DENVER (CBS4) – The fight over whether gray wolves should be reintroduced in Colorado will be decided by the voters. The Colorado Secretary of State’s office announced Monday that proponents had gathered enough signatures to get Initiative 107 — “Restoration of Gray Wolves” — on the 2020 General Election ballot.

A wild gray timber wolf in Yellowstone National Park.

A wild gray timber wolf in Yellowstone National Park. (credit: iStock/Getty Images Plus)

The Rocky Mountain Wolf Action Fund was behind the campaign to get the issue on the ballot. In December, they delivered more than 200,000 signatures to the Secretary of State’s office to begin the process.

On Monday, the Secretary of State’s office confirmed it had received 215,370 signatures and conducted the random sample verification process. Based on the results of the sample, officials projected organizers had gathered more than the required number of valid signatures.

(credit: Rocky Mountain Wolf Project)

Advocates say having gray wolves back in Colorado could restore the state’s natural balance and believe it should be for the people to decide.

John Longhill is the executive director of the Blue River Horse Center north of Silverthorne and says he does have concerns about wolves killing livestock but thinks they should be brought back to Colorado.

John Longhill (credit: CBS)

“I am concerned of having another Apex predator again. There is a larger picture. The fact is wolves are coming to Colorado. Seventy percent of the people of Colorado want them, let’s do it the right way through legislation, mitigate livestock losses, create an awareness.”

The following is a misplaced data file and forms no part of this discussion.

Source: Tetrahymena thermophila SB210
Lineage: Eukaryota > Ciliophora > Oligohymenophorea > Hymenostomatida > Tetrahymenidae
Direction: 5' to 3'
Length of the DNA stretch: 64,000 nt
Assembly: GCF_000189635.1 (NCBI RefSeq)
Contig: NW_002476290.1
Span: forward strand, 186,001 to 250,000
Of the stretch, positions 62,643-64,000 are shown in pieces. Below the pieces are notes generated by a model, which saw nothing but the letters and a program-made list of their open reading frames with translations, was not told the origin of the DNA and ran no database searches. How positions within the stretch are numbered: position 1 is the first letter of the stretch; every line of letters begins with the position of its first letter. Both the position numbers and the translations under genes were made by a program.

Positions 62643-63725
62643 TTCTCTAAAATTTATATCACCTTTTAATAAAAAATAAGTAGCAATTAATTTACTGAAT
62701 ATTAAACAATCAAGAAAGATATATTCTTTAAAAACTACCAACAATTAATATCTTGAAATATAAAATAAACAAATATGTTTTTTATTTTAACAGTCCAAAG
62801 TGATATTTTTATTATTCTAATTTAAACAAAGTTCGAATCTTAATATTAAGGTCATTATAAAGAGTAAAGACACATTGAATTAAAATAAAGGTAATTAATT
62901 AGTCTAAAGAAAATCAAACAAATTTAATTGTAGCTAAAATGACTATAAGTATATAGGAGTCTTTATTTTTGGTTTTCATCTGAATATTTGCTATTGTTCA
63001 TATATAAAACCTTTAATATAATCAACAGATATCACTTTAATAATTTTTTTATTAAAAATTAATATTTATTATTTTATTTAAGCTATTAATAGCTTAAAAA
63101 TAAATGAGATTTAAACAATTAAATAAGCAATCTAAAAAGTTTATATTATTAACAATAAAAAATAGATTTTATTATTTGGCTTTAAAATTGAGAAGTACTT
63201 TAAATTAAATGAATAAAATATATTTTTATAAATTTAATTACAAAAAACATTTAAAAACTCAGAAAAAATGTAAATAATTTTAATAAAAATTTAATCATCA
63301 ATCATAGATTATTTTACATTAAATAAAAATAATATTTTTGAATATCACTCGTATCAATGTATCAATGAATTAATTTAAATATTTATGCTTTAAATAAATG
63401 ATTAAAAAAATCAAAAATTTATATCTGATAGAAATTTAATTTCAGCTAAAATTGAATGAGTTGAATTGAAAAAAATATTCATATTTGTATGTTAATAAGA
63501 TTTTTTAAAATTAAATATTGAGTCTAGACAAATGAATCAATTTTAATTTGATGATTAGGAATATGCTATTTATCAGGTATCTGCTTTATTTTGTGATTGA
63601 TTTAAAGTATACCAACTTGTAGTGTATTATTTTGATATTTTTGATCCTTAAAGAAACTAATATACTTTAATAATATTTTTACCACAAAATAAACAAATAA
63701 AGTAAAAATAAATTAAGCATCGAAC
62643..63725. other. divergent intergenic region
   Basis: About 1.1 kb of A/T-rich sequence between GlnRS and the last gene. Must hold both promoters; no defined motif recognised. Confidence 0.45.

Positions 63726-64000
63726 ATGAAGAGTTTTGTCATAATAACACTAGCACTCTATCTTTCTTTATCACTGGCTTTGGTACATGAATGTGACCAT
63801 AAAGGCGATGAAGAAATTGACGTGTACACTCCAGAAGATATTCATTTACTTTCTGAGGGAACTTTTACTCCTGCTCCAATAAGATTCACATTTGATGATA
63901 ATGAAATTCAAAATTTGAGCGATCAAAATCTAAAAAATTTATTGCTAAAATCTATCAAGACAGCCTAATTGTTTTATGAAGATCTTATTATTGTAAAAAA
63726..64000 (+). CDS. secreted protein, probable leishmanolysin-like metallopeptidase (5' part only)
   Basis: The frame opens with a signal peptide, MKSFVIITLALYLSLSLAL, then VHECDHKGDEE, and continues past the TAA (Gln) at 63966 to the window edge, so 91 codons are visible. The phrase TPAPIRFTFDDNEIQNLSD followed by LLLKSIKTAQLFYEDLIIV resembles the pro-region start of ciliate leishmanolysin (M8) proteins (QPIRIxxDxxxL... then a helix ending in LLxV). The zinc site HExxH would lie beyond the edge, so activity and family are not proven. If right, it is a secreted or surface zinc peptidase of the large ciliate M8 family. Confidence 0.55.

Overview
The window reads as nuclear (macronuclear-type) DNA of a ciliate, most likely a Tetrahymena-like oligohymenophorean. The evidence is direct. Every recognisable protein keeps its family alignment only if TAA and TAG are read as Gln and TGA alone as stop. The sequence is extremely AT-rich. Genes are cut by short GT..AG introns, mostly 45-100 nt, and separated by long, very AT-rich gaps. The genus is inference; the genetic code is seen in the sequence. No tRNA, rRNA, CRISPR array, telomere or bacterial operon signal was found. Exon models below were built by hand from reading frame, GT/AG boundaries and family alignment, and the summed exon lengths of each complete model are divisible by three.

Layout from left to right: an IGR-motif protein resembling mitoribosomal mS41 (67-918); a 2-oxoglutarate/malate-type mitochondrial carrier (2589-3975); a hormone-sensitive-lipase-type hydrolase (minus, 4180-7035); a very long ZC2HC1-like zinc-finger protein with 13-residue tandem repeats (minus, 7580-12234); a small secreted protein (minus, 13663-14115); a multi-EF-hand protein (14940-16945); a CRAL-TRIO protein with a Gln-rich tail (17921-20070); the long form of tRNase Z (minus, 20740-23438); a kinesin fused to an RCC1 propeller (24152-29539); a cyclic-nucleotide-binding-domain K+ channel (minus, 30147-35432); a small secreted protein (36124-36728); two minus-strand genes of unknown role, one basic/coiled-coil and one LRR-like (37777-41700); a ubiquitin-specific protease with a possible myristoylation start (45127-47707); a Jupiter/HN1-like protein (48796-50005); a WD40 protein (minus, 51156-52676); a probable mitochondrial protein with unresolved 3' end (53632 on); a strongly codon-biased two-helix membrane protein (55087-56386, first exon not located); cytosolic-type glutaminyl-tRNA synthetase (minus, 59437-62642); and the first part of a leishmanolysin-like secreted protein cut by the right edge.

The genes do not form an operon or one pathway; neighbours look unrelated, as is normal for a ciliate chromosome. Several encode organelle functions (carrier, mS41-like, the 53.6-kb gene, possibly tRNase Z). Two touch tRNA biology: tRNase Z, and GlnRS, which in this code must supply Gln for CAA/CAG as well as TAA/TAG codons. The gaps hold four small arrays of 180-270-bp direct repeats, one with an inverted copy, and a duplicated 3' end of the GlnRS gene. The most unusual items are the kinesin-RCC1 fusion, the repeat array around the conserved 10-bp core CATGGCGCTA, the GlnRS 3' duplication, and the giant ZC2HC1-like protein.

RELATED: Some Ranchers Believe Colorado Is Missing A Key Piece Of The West: Wolves

Opponents say the decision should be made by experts with Colorado Parks and Wildlife.

(credit: CBS)

Terry Frankhauser with the Colorado Cattlemen’s Association says it’s a complex, biological decision that shouldn’t be political. The Colorado Farm Bureau and several counties have also come out against the proposal.

(credit: CBS)

As it stands, the initiative specifies that reintroduction would happen on BLM land in western Colorado where it is more abundant and would include a fund to reimburse ranchers if livestock was killed.

 

 

 

Comments (4)
  1. Mike says:

    There are multiple problems with the idea of wolf introduction. The biggest one for me is the idea that there is not a balance already in Colorado.

    The herds are in great shape, though there is some downward movement due to human activity. Wolves will make this worse.

    This will not fix any problems, just make problems worse.

    We do have some areas that are out of balance, but I seriously doubt that anyone is planning on introducing wolves into Denver city parks. Those are the only places that could use more predators. Perhaps some grizzly bears?

  2. Sam Walker says:

    One more important point not talked about:
    The introduction of the grays caused the extinction of the Northern Rocky Mountain Timber Wolf. If this were truly about a balanced ecology, why did the wolf activists allow this to happen?

  3. Sam Walker says:

    Get your facts straight. This is not a “reintroduction” Timber wolves were the native wolf and were 2/3 the size of the Canadian Gray. This would be an INTRODUCTION OF AN INVASIVE SPECIES.

    It has NOT brought balance when introduced in the other states but created an ecological disaster among the moose, elk and deer in those areas. One elk herd that used to number 11,000 has declined steadily to 2,000 and is now considered not viable because of the calf mortality rate through the winters.. The wolves do NOT “take the sick and weak” but attack the calves and fawns when they are too small to get away. Moose herds that were being re-established in Idaho, are now endangered due to wolf predation.

    Studies have proven this, but the wolf activists will blame it on bears, cougars, the weather, anything else. Yet, the ONLY constant factor since these on native wolves were introduced has been the increase in the wolf population.

  4. Jeff says:

    A fund to reimburse ranchers? Where does that money come from?
    Think people! They’ll have to rob it from another “fund” and/or increase your taxes.
    This is just one of many good reasons to NOT reintroduce wolves to Colorado

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